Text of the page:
Following our recent blog on the PRA’s new consultation on international banks, the regulator has issued a speech by David Bailey (PRA Executive Director, Financial Market Infrastructure) on the same topic.
In his speech Mr Bailey describes in more detail the concept of responsible openness which Sam Woods first described in his 2019 Mansion House speech. Mr Bailey also covers supervisory cooperation noting in particular the open and supportive relationship the UK regulators have with the European Central Bank and national competent authorities across the EU. He also highlights three areas from the consultation being information sharing, governance and booking models.
In terms of governance Mr Bailey emphasises two points:
- For subsidiaries, the PRA expects the local board to play an active role. This means it should be joined up with its parent board in terms of information flows and it should ensure the PRA is sighted on relevant group developments.
- The PRA recognises explicitly that for some small subsidiaries it may be appropriate for a group executive to play a role in the local board (e.g. a small UK subsidiary of a large overseas bank) that it would not consider appropriate in a larger firm. So the PRA can be open to having group executives, as say Chair, but the firm will still need appropriate independent challenge on the board.
In terms of booking models, Mr Bailey explains that the overall approach remains stable and consistent. The PRA is open to global booking models, recognising that they underpin global business models, provided they are managed responsibly. The PRA is also not prescriptive about the types of booking arrangement that firms may operate. It does not for example prescribe a certain percentage of risk to be managed locally. The PRA’s goal continues to be to ensure that firms’ manage appropriately the risks that they originate, receive and transfer out of the UK entities.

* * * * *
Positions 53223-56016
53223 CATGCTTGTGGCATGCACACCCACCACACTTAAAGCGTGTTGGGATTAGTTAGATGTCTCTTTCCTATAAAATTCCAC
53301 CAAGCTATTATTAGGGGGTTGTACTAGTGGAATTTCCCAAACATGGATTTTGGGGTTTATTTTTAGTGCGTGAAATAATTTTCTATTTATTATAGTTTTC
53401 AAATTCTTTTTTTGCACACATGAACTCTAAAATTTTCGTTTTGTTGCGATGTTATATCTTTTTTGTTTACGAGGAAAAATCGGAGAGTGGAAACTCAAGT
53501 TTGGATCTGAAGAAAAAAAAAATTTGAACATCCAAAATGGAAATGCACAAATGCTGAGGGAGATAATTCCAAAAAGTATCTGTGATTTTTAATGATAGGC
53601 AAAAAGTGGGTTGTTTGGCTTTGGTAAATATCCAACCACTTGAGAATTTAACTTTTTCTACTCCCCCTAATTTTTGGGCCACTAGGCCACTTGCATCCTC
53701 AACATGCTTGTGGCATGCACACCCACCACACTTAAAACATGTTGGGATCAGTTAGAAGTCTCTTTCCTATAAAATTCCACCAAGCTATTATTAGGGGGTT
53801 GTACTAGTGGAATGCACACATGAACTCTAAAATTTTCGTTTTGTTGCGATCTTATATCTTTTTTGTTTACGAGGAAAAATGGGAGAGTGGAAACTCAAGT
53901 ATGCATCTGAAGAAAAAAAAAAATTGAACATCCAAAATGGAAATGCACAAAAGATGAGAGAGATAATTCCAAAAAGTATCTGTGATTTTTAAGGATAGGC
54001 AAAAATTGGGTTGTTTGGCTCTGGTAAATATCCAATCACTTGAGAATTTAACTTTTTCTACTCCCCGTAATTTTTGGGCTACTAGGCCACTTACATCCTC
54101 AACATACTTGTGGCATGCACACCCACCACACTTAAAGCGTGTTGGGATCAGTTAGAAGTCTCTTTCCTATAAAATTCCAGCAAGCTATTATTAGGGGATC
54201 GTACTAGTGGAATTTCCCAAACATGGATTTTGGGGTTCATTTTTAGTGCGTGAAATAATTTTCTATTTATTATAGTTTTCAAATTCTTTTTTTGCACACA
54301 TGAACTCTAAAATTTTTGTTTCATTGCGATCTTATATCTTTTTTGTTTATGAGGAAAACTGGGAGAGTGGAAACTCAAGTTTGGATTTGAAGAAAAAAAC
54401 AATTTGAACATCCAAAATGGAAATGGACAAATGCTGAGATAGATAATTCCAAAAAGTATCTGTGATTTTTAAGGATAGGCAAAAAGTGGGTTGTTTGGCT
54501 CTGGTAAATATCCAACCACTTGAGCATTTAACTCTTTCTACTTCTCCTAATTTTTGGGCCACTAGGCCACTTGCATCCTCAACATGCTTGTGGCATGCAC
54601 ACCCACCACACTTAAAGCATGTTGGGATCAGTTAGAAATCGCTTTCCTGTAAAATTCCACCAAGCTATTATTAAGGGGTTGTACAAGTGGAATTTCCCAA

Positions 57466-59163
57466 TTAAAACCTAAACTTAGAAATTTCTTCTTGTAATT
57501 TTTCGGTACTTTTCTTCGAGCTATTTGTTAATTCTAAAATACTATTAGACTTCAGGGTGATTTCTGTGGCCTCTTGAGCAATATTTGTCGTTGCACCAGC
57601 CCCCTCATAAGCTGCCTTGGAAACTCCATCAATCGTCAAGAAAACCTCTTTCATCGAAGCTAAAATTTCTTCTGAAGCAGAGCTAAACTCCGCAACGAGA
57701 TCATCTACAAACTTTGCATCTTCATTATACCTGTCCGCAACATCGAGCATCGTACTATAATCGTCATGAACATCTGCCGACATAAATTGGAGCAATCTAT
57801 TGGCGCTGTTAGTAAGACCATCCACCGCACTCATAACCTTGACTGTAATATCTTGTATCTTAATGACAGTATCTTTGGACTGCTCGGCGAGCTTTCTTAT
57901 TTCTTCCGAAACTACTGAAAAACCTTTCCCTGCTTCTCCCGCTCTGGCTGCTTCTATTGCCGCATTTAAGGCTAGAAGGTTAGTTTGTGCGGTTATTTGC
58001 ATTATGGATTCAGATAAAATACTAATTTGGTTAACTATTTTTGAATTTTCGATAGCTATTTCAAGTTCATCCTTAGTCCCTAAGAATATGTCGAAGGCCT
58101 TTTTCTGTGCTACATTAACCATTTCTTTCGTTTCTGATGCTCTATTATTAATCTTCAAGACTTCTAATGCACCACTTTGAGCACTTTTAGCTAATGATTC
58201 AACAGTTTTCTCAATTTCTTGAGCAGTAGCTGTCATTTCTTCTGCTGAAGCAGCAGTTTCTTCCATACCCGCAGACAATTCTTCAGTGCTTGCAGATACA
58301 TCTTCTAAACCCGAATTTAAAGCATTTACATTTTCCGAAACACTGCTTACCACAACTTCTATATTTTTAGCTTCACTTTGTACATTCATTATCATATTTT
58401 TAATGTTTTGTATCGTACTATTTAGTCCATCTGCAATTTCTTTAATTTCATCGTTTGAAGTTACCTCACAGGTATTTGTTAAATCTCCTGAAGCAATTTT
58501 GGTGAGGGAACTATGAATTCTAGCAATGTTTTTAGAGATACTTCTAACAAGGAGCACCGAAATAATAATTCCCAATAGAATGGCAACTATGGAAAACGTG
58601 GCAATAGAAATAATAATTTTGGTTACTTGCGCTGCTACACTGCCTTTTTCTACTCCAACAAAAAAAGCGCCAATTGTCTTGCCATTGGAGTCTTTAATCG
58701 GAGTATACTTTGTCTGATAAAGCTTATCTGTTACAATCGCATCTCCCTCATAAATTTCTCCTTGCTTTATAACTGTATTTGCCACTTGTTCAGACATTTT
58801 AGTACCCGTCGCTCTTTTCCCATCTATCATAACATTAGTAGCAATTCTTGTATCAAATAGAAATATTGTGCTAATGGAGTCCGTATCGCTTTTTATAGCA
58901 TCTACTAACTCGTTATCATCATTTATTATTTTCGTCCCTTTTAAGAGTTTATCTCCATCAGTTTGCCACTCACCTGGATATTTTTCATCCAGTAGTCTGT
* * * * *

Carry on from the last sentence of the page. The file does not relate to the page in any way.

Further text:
Mr Bailey adds that booking models need to be transparent – to both regulators and firm management – so that they are capable of being understood and followed. There should also be adequate pre-trade and post trade systems and controls in place to ensure that intended booking arrangements are followed. According to Mr Bailey this means that in practice the international bank should have an appropriate local risk management capability. There should also be a senior management function allocated responsibility for ensuring that there are appropriate controls in place to manage booking arrangements, including remote booking. Mr Bailey warns that where the PRA’s expected standards are not met the regulator may require more local risk management or limit the degree of connectivity that the firm has with the rest of the group so that less risk is brought into, or transferred out, of the UK.
Mr Bailey also reminds firms that when it introduced high-level booking principles in Supervisory Statement 1/18 ‘International banks: the PRA’s approach to branch authorisation and supervision’, firms undertook a self-assessment and many indicated that they did not – at the time – meet them all. The PRA has since worked with these firms bilaterally to close any gaps, but Mr Bailey expects that the PRA will ask firms to repeat this self-assessment exercise in the near future.